The Secretary General of the International Energy Forum, Dr Sun Xiansheng hosted the President of the King Abdullah Petroleum Studies and Research Center, Mr Adam Sieminski, to present on the World Energy Outlook at the IEF on the 9th of September 2018.
Mr. Sieminski started off by highlighting KAPSARC’s mission to advance the understanding of energy challenges and opportunities, through unbiased, independent, and high-calibre research for the benefit of society. Mr Sieminski emphasized the enduring value of the IEF in providing a unique and neutral platform to strengthen market stability through data-driven dialogue on market, policy, and technology evolutions. The exchange of views on energy security, industry transformations, and reserve mechanisms fosters healthy energy markets for both producers and consumers and the effective achievement of shared goals they pursue together. He looked forward to further strengthen collaboration and bringing the growing capabilities of KAPSARC to bear on the IEF platform.
Mr Sieminski shared his perspective on global energy demand and pathways to its evolution. He observed that world energy demand will continue to expand on account of average annual increases in economic growth to 2040. These are forecasted to amount to 4.1% and 1.7% for the non-OECD and OECD regions respectively by the International Energy Outlook the U.S. Energy Information Administration released this summer. Forecasts show that petroleum, liquids and natural gas dominate growth, alongside renewables that will continue to grow at a steady rate and amount to 17% of global energy consumption by 2040. Coal demand will plateau after 2020 and nuclear shows modest growth comprising 21% and 5% of the global energy mix each in 2040. Electrification of energy demand will account for 40% of growth; a new regional pattern that China and India lead with other non-OECD countries.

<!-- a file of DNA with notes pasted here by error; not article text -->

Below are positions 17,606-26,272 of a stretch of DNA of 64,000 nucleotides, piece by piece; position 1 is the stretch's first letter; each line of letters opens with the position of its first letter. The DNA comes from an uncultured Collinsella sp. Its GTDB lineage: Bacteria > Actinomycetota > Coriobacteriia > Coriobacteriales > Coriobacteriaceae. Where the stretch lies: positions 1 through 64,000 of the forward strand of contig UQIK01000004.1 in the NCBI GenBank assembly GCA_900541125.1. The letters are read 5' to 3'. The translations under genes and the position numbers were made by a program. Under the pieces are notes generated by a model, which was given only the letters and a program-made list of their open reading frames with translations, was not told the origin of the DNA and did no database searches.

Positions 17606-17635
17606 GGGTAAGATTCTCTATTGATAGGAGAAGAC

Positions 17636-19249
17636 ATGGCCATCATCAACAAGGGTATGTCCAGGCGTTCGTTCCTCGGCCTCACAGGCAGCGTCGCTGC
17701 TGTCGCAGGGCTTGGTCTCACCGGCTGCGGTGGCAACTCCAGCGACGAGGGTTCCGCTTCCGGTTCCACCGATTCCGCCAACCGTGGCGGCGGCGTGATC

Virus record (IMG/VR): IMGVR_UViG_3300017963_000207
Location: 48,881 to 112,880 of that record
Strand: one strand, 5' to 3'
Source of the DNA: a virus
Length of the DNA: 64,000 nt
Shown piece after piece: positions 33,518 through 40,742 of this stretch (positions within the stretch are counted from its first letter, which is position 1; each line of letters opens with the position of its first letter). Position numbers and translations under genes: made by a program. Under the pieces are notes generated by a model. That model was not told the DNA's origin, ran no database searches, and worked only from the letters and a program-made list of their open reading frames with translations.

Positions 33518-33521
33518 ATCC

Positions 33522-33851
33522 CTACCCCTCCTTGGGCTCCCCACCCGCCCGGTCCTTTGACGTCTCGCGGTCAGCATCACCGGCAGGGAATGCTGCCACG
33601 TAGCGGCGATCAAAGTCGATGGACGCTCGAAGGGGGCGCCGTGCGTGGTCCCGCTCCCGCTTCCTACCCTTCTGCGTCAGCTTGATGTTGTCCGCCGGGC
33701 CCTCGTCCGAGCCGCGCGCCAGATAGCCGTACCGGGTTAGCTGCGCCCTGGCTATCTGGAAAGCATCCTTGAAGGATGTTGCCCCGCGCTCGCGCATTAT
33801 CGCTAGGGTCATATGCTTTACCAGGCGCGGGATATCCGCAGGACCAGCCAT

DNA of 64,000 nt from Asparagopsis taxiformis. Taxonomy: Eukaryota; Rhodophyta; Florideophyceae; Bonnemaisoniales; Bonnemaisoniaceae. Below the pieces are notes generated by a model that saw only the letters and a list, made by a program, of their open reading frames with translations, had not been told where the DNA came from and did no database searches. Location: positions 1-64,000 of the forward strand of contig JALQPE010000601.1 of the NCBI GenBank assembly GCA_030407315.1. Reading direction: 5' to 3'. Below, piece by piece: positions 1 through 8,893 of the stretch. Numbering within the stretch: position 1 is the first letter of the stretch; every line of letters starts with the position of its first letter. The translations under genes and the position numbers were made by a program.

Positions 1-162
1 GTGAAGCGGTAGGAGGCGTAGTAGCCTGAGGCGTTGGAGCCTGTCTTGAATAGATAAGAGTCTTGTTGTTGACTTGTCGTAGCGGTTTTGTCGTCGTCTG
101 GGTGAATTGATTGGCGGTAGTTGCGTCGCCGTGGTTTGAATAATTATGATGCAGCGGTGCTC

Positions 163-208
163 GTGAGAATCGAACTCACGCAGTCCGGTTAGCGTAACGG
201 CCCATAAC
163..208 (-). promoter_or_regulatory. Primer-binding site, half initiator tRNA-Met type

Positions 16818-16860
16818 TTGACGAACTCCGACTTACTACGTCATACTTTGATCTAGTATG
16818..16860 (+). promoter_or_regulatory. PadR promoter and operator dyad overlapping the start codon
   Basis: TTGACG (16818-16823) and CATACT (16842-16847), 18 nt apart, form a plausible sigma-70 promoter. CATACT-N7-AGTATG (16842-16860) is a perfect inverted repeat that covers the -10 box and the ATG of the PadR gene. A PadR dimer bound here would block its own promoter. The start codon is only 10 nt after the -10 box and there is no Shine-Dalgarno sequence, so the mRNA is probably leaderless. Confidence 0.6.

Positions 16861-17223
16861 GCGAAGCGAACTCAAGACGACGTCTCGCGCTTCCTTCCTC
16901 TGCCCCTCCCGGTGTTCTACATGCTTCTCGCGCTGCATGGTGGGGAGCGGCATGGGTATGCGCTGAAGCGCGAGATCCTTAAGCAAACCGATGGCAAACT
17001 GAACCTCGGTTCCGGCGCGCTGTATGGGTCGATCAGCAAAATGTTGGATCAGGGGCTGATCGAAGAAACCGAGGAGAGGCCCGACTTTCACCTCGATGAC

Against the background of growing uncertainties reflected in the wide range of oil demand forecast across scenario’s, Mr Sieminski underlined that the need for oil will remain robust for decades. Large scale investment in new conventional production is essential to compensate for natural decline rates and maintain secure supplies also when tight oil plateaus and non-OPEC production slows in the 2020s. Though advances in new vehicle technologies command attention, by 2040 and beyond transportation will still be driven by the internal combustion engine. Oil demand growth in the industry and petrochemicals sector remains steady over the forecast period.
With reference to KAPSARC’s research on inventory assessments, Mr Sieminski noted that energy security concepts have evolved from concerns with physical availability to price volatility. Net flows and inventory levels, including 5-year average measurements are insufficient indicators of market balance. As the function of inventories and idle capacity is changing in the new market environment the velocity of oil will matter more to market stability in future.
Mr Sieminski ended his presentation with a reference to KAPSARC’s work on the positive contribution to the global economy of OPEC’s spare capacity. Published earlier this year in the peer-reviewed Energy Journal, the paper provided an estimate of the $170-$200 billion annual value to the world of OPEC’s willingness (especially in Saudi Arabia) to temper volatility in oil prices by using spare capacity to, occasionally, add or remove oil from markets.